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Monday, July 09, 2012

American University of Beirut denies "Zionist agenda"

A couple of weeks ago, the American University of Beirut gave an honorary doctorate to Donna Shalala, former US Secretary of Health, and she was heckled during her address for being a "Zionist."

The criticism of the university continues, forcing the president of AUB to deny that terrible accusation that the university itself is - gasp! - Zionist.

From The Daily Star (Lebanon):
The president of the American University of Beirut has denied that the institution has a Zionist agenda after recent such accusations have been leveled at the school. In an email to AUB alumni, students and staff, Peter Dorman also defended the recent decision to award an honorary degree to Donna Shalala, an event which provoked the latest round of criticism, without naming her specifically.

However, he also stated that the university’s Board of Trustees has asked him to “review the process of vetting candidates for honorary degrees,” without elaborating.

The decision to honor Shalala, president of the University of Miami, was criticized before the June 22 ceremony in an open letter entitled, “Can AUB find only those Complicit with Zionism to Honor?” signed by faculty and staff members, due to her support for engagement with Israel. Shalala also has honorary degrees from three Israeli universities.

“This administration at AUB has no normalization or Zionist agenda of any kind. Those who make that claim or imply it are simply wrong on the facts,” Dorman writes in the email.

In his email, Dorman stressed that “AUB has always respected and complied with the laws of Lebanon, and always will, particularly the laws prohibiting the normalization of any kind of relations with Israel.”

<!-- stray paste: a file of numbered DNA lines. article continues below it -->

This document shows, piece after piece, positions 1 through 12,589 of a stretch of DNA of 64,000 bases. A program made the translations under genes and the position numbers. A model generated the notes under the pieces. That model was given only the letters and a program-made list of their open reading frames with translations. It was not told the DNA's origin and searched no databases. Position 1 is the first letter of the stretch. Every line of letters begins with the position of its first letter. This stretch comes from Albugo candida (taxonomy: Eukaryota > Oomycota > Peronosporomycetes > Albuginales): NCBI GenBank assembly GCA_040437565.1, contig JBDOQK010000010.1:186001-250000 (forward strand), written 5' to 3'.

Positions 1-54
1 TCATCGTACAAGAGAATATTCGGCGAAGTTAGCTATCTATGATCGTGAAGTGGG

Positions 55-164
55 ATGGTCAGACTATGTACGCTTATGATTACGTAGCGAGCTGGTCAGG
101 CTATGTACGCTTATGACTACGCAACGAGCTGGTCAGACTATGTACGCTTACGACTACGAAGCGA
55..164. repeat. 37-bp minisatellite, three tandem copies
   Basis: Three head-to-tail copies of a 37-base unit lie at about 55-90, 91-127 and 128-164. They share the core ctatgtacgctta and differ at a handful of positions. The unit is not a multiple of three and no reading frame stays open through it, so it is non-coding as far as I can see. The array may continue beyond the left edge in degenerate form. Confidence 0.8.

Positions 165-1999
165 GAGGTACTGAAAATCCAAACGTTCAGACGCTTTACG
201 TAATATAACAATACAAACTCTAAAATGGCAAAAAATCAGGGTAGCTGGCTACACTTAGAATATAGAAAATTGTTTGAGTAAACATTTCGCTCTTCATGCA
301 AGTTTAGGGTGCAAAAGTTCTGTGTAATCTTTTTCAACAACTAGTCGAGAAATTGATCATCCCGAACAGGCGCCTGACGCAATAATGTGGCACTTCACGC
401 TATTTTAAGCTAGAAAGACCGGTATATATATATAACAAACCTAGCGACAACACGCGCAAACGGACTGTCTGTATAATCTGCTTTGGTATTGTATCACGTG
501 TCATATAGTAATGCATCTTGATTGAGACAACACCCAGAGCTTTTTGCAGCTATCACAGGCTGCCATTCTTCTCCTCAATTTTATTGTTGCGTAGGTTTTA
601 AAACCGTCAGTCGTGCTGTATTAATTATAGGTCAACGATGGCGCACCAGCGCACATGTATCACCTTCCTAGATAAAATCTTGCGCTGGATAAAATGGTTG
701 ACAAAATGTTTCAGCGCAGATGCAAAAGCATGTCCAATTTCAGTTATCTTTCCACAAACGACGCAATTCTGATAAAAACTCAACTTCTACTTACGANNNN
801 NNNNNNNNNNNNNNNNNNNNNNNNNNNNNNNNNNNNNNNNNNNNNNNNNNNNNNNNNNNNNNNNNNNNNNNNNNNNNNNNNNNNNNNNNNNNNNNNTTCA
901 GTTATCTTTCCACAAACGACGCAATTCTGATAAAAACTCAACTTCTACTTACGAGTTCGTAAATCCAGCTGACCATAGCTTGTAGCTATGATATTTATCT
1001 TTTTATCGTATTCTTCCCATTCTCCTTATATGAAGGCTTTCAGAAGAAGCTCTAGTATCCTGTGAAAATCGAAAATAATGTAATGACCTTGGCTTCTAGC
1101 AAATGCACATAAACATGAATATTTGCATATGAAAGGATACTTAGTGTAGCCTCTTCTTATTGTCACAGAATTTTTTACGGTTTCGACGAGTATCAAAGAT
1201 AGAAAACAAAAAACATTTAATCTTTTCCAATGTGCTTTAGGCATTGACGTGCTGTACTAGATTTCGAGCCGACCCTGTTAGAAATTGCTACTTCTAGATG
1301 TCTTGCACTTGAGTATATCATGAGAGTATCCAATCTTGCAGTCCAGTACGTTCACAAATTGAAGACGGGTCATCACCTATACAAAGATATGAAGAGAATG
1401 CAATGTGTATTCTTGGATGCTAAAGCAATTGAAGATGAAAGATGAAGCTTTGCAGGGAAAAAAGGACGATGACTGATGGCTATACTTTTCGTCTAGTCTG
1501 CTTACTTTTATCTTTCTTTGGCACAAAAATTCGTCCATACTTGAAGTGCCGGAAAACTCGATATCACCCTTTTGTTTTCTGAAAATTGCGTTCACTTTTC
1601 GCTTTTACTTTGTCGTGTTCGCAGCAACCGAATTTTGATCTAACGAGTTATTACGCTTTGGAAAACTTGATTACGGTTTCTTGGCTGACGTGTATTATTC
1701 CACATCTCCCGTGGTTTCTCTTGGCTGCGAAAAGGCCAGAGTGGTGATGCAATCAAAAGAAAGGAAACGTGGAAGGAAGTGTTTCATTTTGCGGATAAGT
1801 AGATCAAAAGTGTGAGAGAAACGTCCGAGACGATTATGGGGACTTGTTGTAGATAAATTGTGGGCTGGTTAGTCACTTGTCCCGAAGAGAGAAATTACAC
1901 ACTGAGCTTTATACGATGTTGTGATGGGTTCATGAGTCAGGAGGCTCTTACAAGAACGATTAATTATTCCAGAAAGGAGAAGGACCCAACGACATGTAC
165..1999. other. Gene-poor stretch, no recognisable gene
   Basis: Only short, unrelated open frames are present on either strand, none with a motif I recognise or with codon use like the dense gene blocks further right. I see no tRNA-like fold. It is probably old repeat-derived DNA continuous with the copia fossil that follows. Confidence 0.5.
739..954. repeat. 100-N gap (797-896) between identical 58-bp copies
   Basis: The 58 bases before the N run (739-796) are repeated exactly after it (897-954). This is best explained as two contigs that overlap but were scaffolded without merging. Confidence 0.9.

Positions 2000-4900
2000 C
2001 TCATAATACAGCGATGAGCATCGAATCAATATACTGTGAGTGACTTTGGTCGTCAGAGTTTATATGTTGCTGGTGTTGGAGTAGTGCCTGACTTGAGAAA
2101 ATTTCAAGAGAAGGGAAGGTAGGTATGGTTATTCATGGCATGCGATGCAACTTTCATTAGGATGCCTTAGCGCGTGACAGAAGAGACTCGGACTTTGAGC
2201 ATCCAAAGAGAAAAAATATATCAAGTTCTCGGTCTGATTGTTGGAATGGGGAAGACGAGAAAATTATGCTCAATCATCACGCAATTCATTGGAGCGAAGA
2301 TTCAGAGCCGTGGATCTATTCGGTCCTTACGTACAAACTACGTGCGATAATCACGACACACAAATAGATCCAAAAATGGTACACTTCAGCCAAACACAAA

With regard specifically to the Palestine Academic and Cultural Boycott of Israel campaign, Dorman wrote that, “I defend the right of those who take such a position; it is a principled stance, and one that many feel passionate about.”

However, Dorman denied that this can be applied at a university level. “Yet institutional decisions cannot be subordinated to an absolute litmus test imposed by the demands of outside groups,” he added.

Had AUB joined the campaign, he wrote, the university would not have been able to honor writer Edward Said in 2003 due to his sponsorship of a Palestinian-Israeli youth orchestra.

Of being born in Lebanon, in 1948, the year the state of Israel was created, the AUB president wrote, “like so many of you, I have never lived in the world without the dreadful specter of Palestinian dispossession and an expanding Israeli settlement agenda, which are deeply immoral and ultimately, in my view, self-destructive.”
I don't know; his denial seems a bit too subtle for the haters. It will be interesting to see the response of the enlightened university faculty who were up in arms over an Arab American honoree who actually supports a two-state solution.